Caleb Truax and the lessons of loss
CALEB TRUAX’S DRAMATIC VICTORY OVER JAMES DEGALE PROVED THAT WINNERS DON’T REQUIRE PERFECT RECORDS
The following story appeared in the May 2018 issue of THE RING Magazine
It used to be that coming back from a loss was part of the graduate education of a serious professional boxer. “Money” and Marciano aside, all the greats had nights when they had to suffer the gut punch of having to watch their opponent’s hand raised.
However, perhaps because of the money undefeated Floyd Mayweather raked in, many fighters today are afflicted with a phobia about losing. They either pad their records with veritable pillow fighters or, when they lose, there goes their all-important swagger and confidence.
Recently crowned super middleweight titleholder Caleb “Golden” Truax (29-3-2, 18 knockouts) has never feared testing himself against the best. A former pigskin and baseball star, Truax started boxing after he suffered a knee injury on the gridiron. As a 19-year-old student at the University of Minnesota, Truax entered a couple of Toughman Contests and soon found out that exchanging punches could replace the pleasure of making tackles.
After a short amateur career, Truax made his pro debut in 2007. Instead of feeding the young lion a bunch of easy meals, promoter Tony Grygelko and manager Ron Lyke resolved that Caleb would get his fistic upbringing with a steady and diverse diet of gritty and talented fighters – boxers, punchers, southpaws, righties … you name it.
A native of Osseo, Minnesota, Truax copped the IBF 168-pound belt in December with a majority decision over James DeGale (23-2-1, 14 knockouts). Considered a tune-up opponent, the underdog traveled to England and whupped DeGale in his own backyard.
On the way to becoming only the second Minnesotan in modern times to win a world title (St. Paul native Will Grigsby earned 108-pound titles in the 1990s and 2000s), Truax had endured defeat at the gloved paws of former champ Jermain Taylor, a draw with veteran Ossie Duran and, with some victories mixed in, knockout losses to Daniel Jacobs and Anthony Dirrell.
After the first-round stoppage to Dirrell in April 2016, Truax admitted, “I was very close to quitting.” But as a graduate with a major in sociology and a minor in African-American Studies, Truax took a lesson from those drubbings, saying, “From the fights with Jacobs and Dirrell, I learned that to be at that elite level you have to pour your heart and soul into it. You have to be mentally ready, physically ready. Everything, man. That’s what I was able to be and prepare myself for this last fight.” Recalling his triumph, Golden said that by the time of the DeGale fight, “I was just ready to roll. I took ten and a half years of experience and wrapped it into a couple of right hands.”
Truax fought brilliantly against DeGale. According to his longtime trainer, Tom Halstad, “Caleb’s punch output was higher than it has ever been. He was strong. His jab was working.”
An amiable and wise master of mayhem, Truax explained that his gridiron background helped him win the title. Maybe because they don’t want to spike their nerves, a lot of boxers leave watching film to their trainers. Not Truax. He explained, “Coming from a football background, I was used to watching film.” He noted, “I must have watched his (DeGale’s) fight with Badou Jack 30 times. Our whole team would watch film, and then we would get together, compare notes and come up with a fight plan.”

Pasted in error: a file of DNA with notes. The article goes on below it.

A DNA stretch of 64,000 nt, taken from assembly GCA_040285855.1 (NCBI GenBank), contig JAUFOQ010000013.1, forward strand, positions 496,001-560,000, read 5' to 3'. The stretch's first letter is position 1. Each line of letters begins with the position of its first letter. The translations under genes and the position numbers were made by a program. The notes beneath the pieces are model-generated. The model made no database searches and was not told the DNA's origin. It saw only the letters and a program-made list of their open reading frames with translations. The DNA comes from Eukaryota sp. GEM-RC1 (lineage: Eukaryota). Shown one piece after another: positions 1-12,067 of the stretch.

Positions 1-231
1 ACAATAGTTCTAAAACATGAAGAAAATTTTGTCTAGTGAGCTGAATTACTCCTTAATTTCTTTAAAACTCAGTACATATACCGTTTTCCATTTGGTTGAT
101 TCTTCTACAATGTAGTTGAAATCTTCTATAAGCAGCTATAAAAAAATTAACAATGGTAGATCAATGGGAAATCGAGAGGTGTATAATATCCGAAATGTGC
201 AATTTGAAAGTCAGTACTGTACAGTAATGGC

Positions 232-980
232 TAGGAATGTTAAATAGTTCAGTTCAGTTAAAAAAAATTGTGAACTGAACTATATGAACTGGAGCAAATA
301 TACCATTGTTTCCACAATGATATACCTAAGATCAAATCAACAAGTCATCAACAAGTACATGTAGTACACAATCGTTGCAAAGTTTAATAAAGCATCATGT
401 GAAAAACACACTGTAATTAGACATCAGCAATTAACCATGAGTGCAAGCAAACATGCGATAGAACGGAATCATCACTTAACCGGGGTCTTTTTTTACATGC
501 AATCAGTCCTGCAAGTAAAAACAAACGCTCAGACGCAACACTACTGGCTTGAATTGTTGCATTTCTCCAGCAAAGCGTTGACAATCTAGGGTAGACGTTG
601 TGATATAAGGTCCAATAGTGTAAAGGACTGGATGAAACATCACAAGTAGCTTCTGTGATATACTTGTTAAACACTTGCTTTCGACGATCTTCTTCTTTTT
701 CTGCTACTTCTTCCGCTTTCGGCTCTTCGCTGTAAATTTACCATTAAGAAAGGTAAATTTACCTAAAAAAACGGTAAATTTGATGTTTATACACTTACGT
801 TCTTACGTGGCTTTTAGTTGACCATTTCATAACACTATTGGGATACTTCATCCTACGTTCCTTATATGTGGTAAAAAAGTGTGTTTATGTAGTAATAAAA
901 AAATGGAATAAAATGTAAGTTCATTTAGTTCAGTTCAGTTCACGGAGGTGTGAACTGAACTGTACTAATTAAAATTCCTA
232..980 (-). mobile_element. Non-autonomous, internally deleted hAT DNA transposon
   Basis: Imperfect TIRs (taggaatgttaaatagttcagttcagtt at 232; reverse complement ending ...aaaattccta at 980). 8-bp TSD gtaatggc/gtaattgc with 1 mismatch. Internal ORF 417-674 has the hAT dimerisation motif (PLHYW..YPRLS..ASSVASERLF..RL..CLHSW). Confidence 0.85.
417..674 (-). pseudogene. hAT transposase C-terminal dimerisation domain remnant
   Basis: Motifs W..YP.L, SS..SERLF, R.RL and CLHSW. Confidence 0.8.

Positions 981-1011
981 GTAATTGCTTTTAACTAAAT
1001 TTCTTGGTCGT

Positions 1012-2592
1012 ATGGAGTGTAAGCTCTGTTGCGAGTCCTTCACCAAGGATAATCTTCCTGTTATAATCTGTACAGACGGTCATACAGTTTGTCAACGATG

‘I took ten and a half years of experience and wrapped it into a couple of right hands.’ – Caleb Truax
The clips revealed that the 2008 Olympic gold medalist was slick, that Truax couldn’t outbox him in the center of the ring, but that DeGale didn’t appreciate getting pressured and liked to lay squared-up on the ropes.
Truax and company concluded, “I had to make it a dogfight.” And he did, overpowering his southpaw opponent with punishing bodywork, double jab-right hand combinations and the Duran/Tyson special: right hook to the body, uppercut to the chin.
According to Lyke and Halstad, Truax’s ability to keep his weight centered and not fall in as he attacked was a key to his surmounting the super middleweight peak.
Asked about the moniker “Golden,” Grygelko explained that he came up with it because Caleb was a “Golden Gopher” (University of Minnesota). But Lyke added, “No, it is because Caleb is perfect. He eats right, trains hard. He listens.”
Perfect? Lyke grinned and corrected, “Well, near perfect. He could stop dropping his left hand and jab a little more.”
It would have been remiss not to ask the obvious: What did it feel like to win the title? Shaking his head as though the big night were yesterday, Truax responded, “Fantastic. It’s every fighter’s dream … I still can’t find the words to describe it.”
Like Mayweather, Wladimir Klitschko and a few others, Truax never gets out of condition, which is to say, he never has to get “back in shape” – a big plus in the world of the ring. But more than anything, Truax has heavyweight resilience. His explanation is simple: “Right from the day one, I learned always to get up when you have been knocked down.” He could have added that if you want to be a world champion, don’t quit after a knockout loss.
The afternoon THE RING paid Truax a visit, he was sparring with junior middleweight gatekeeper Carson Jones. After the workout, he was pressed, “Who’s next?”
The new champ replied, “Well, we are negotiating with DeGale for a rematch either here in Minnesota, Vegas, or England. If that does not work out, I would love another fight with Dirrell. Whoever it is, I want to keep busy and fight two or three times a year. After all, I’m 34 and as much as I love boxing, I don’t plan on doing this forever.”
You can order the current issue, which is on newsstands, or back issues from our subscribe page.